Consider This
Politics, Life and Journalism in Northumberland County, Ontario

Realistic planning produces new forms of housing

First published: November 12, 2004

by Keith Oliver

This is the eighth in a series of articles about planning the growth and
development of human settlements, and Area C at the northeast corner of
Cobourg. In 30 years, when this two square mile, or 500 hectare area is
fully developed, Cobourg will be twice its present size.
The devil is always in the details.

In planning for the growth and development of human settlements, we often
make the mistake of labeling a new objective as radical, without first
exploring the details of what could be a satisfactory solution. All to
often and much too early in the process, new objectives are dismissed as
being unrealistic, when in fact the most radical and wishful course of
action is to stay with the status quo. Like the frog in the pot of water
where the temperature has risen from tepid to a near boil, problems have a
way of developing incrementally, over time, with values being slowly
compromised until we suddenly realize we’re in trouble.

A more subtle and commonly used barrier to progress is the premature claim
that a potential objective is too costly. This claim, often stated with
great authority, is a display of true ignorance, or to be kind, a true lack
of knowledge. If you don’t know the solution and its benefits, how can you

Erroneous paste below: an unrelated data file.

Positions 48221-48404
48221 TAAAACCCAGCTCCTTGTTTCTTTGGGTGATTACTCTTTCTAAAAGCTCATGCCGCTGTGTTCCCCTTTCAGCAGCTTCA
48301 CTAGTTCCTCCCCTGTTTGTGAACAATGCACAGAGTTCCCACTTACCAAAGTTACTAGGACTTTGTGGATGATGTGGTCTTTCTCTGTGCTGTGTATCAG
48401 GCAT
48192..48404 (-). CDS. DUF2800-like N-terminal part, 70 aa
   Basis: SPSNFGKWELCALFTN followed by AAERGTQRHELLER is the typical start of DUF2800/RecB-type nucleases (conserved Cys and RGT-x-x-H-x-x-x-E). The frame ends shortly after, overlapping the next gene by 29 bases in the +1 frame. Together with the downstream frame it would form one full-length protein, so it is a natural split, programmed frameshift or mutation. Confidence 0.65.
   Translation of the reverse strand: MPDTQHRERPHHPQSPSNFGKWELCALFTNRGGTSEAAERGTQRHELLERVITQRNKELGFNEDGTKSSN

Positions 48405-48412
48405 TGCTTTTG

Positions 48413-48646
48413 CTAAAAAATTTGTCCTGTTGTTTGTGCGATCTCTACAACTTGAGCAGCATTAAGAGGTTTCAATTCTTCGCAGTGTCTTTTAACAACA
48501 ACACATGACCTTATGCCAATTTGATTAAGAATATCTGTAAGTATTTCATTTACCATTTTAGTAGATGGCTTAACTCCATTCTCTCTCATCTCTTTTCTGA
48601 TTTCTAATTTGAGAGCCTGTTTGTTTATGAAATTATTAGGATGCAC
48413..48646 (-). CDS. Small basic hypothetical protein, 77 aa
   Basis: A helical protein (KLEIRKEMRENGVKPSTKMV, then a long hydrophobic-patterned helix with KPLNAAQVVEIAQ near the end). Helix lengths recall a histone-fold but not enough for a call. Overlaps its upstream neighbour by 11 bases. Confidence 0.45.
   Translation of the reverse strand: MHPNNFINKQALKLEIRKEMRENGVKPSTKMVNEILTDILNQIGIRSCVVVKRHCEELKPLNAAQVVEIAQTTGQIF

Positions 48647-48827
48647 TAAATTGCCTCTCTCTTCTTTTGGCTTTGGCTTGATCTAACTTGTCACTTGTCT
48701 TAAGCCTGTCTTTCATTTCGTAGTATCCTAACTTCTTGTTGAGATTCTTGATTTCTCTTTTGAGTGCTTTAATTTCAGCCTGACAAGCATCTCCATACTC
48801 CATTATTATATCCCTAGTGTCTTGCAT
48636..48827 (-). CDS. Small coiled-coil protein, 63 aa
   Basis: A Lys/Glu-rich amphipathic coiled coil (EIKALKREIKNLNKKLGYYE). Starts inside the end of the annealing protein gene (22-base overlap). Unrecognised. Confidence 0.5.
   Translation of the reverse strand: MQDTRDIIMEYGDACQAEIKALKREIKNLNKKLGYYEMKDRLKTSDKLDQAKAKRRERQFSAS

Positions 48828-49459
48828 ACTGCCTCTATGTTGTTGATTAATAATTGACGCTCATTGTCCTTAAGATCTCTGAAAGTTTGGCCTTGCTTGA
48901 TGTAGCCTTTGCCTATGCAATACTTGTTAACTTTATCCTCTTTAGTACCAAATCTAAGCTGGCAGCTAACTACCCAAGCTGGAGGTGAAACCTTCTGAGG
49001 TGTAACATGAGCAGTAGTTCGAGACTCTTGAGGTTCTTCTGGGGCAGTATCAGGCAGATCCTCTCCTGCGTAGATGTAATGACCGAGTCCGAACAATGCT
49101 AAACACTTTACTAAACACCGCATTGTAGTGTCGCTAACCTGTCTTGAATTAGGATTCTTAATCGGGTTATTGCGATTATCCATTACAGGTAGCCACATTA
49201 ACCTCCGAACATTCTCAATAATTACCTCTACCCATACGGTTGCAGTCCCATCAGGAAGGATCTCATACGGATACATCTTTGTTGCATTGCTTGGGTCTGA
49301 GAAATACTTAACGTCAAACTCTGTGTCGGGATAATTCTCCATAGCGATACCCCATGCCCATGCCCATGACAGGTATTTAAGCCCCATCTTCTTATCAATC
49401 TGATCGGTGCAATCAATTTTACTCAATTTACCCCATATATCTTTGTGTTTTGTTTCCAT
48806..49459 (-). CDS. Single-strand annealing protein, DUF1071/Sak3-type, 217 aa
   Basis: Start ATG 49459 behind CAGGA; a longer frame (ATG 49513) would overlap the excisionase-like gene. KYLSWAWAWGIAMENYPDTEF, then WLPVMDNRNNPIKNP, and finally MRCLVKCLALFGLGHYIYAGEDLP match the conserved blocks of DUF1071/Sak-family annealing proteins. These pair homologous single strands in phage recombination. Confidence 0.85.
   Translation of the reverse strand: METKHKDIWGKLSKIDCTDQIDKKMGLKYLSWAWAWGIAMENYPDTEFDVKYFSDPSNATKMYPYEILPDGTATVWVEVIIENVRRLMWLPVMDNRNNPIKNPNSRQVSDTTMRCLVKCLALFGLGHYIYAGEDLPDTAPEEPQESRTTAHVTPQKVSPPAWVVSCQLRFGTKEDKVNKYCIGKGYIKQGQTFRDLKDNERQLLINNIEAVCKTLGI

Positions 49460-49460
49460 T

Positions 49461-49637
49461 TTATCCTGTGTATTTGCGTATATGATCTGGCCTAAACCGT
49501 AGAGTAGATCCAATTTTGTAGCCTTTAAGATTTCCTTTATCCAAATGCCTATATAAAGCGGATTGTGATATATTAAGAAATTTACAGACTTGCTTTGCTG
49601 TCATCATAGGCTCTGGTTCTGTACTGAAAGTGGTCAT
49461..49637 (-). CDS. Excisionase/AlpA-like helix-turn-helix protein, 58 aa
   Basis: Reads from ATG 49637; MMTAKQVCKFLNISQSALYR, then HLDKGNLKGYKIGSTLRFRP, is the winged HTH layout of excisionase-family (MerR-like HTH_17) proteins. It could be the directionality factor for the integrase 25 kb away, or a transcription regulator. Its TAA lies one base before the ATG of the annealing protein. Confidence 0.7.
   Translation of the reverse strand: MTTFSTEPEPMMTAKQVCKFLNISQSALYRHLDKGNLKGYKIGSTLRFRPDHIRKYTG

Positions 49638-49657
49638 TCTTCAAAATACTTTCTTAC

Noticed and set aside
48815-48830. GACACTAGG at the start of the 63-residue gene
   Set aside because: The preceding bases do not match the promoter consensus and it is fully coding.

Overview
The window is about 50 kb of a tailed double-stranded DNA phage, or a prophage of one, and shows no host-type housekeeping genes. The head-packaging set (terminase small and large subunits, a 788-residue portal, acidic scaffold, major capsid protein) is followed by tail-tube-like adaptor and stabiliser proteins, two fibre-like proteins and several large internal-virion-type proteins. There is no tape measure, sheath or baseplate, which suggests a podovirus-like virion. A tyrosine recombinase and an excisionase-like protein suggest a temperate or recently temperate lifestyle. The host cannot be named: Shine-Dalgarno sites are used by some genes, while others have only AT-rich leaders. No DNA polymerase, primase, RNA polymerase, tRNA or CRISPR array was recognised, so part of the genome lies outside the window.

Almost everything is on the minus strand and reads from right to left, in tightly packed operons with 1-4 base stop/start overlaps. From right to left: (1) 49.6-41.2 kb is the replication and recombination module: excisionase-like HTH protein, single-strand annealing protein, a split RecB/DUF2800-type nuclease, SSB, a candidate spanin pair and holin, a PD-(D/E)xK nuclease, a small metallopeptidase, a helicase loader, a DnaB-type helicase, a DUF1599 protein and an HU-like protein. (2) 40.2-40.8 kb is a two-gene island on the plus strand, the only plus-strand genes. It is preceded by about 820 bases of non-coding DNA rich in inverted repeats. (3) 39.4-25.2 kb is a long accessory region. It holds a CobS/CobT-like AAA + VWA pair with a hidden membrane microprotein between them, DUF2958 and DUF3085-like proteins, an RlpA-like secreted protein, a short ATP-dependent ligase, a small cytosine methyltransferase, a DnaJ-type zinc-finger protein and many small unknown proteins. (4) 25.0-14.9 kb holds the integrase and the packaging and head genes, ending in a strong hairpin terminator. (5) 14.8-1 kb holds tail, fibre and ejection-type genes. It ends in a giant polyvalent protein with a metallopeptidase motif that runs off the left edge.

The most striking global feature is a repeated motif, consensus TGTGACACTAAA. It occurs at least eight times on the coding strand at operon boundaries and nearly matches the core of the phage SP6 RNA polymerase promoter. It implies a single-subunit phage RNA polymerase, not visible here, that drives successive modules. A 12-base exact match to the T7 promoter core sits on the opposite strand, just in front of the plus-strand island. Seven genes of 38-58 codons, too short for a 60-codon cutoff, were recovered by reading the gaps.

know the cost? And what about the associated external costs and benefits?

What often kills innovation and progress is that we all to often get lost
somewhere between general objectives and specific solutions, and the best
objectives become highly compromised, if not abandoned all together.

Court-garden homes as an example of a new housing form.

With an historic lack of competitive innovation on the part of developers,
the public is offered little choice in housing. The status quo consists of
single and semi-detached houses, townhouses, three storey walk-ups and
high-rise apartments. The need to use land more efficiently and build at
average residential densities two to three times what they are today, means
that new housing types must be developed and the mix of housing types
improved.

One example that achieves all the benefits of a semi-detached home,
including an increased sense of privacy once one is inside the home or in
the garden, is the court-garden house. Used extensively in Europe, the
example given here is from a planned development built at St Gall,
Switzerland 40 years ago.

The unit shown is 1500 square feet with glass walls along the corridor that
look into a private garden. The garden is virtually part of the house. The
garden fence is six feet high and on an 8% slope the top is level with the
top of the neighbour’s roof. With eye-level at five foot six inches, all
one sees from inside the house and garden is sky, and trees growing in a
neighbour’s garden. The impression is one of living alone in a forest. The
units are simple to construct and precast concrete panels can be used for
walls. The density of the cluster shown is 20 to 24 dwellings per hectare
(dph).

In the next articles 30/60 Grid town houses will be described along with
four-story garden terrace apartments which achieve 32 dph and 70 dph
respectively and have private gardens and easy access to high quality
public open space.
Note: Part 8

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